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7. Is verse a natural or an artificial form of language? 8. Conclusion. What advantages has verse over

prose ? &c.

IX. ON FABLES.

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Introduction. Many forms of teaching: by questions, by precept, by example, &c. 1. Many advantages in teaching by fables — a fable

what ? 2. Who was the most celebrated fabulist among the

ancients, and what imitators has he had in mo

dern times ? 3. A fable originally spoken: how was the lesson

imparted ? 4. Show how fables contain both example and

precept. 5. The difference between a fable and a parable. 6. The efficacy of fables as a means of moral instruc

tion. 7. Pleasing to every age. 8. Conclusion. Other forms of instruction are now adopted; but none to be despised. The impor

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of this subject proved by the many great writers who have treated of it.

X. ON PRINTING.

Introduction. Various appearances of language : spoken, written, printed. 1. Printing, when invented ? — by whom? - and by

whom introduced into England ? 2. An immense improvement upon writing : show 3. What impulse did it give to the human intellect?

how.

how long it preceded the Reformation. 4. How printing was connected with the revival of

learning in Europe. 5. Difficulties the early printers had to contend against. 6. How they were received in France by Louis XI. 7. The Aldi in Venice - Caxton in England, &c. 8. Conclusion. The great perfection to which the art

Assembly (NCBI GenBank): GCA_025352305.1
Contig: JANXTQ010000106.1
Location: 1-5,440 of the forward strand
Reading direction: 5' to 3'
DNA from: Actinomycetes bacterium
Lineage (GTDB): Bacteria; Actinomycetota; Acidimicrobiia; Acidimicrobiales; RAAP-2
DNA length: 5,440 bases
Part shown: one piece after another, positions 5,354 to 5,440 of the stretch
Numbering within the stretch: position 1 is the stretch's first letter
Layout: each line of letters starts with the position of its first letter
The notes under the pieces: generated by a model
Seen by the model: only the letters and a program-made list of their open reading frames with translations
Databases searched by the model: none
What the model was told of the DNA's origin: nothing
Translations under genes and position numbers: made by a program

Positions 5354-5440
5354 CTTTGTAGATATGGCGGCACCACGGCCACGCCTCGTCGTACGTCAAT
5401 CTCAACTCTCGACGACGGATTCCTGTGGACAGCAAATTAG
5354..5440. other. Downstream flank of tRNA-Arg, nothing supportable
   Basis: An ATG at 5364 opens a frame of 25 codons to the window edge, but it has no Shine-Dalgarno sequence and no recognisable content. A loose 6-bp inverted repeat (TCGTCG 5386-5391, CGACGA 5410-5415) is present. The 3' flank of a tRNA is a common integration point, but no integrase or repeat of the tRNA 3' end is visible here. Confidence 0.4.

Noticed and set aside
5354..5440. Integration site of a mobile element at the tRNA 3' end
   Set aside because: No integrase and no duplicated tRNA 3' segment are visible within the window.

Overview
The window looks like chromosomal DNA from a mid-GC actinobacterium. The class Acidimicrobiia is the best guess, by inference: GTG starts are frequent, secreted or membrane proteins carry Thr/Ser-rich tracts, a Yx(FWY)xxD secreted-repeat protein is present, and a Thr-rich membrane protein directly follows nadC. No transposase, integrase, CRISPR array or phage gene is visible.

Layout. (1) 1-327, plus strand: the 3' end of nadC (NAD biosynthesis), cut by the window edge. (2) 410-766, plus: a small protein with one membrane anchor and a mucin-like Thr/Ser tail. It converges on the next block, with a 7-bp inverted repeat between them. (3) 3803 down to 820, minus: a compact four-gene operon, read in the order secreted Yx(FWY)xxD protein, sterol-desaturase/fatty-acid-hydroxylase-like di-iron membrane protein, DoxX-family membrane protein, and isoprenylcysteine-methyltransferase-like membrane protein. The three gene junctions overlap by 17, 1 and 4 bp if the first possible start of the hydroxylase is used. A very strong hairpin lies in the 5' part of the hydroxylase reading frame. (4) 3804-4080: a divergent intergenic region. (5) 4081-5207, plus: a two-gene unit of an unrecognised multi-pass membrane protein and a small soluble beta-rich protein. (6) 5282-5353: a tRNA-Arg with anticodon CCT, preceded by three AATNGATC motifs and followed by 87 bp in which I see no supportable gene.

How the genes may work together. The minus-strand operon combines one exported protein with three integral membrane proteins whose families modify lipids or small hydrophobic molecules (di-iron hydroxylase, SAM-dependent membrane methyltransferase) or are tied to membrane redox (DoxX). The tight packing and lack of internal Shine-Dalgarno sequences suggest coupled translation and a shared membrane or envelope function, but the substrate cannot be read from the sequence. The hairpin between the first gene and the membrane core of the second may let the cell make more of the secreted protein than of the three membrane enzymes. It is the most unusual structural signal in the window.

has now been raised — rapidity of execution stereotype, &c.

XI. ON NEWSPAPERS.

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Introduction. The natural desire of mankind to perpetuate their deeds to posterity. 1. Various forms in which this desire has manifested

itself - ballads, epics, chronicles, histories, &c. 2. Newspapers among the latter a current record

of events. 3. At first, merely a statement of facts - afterwards,

remarks and comments on the conduct of public

men and their measures. 4. When newspapers were first established in England. 5. The influence of the press, public opinion, &c. 6. Redress of grievances, reform of abuses, &c. 7. Freedom of the press, what?-- and how limited ? 8. Conclusion. Reflections on this freedom-compari

son with continental nations in this respect, &c.

XII. ON THE REVIVAL OF LEARNING.

Introduction. The condition of Europe from the 5th to the 15th century. 1. Compare this period with that of the condition of

Europe from the 15th to the 19th century.

2. The taking of Constantinople by the Turks

when? - its consequences. 3. What Italian prince first encouraged learning ? 4. Mention the names of some of the scholars of the

15th and 16th centuries. 5. What effect had this encouragement on the litera

ture of Europe ? 6. Which was the first celebrated age of English

literature ? 7. Which country was now first celebrated for her

learning ? 8. Conclusion. Enthusiasm for learning - examples

- universities, colleges, academies, schools, &c.

PRACTICAL SUBJECTS.

I. ON MONEY.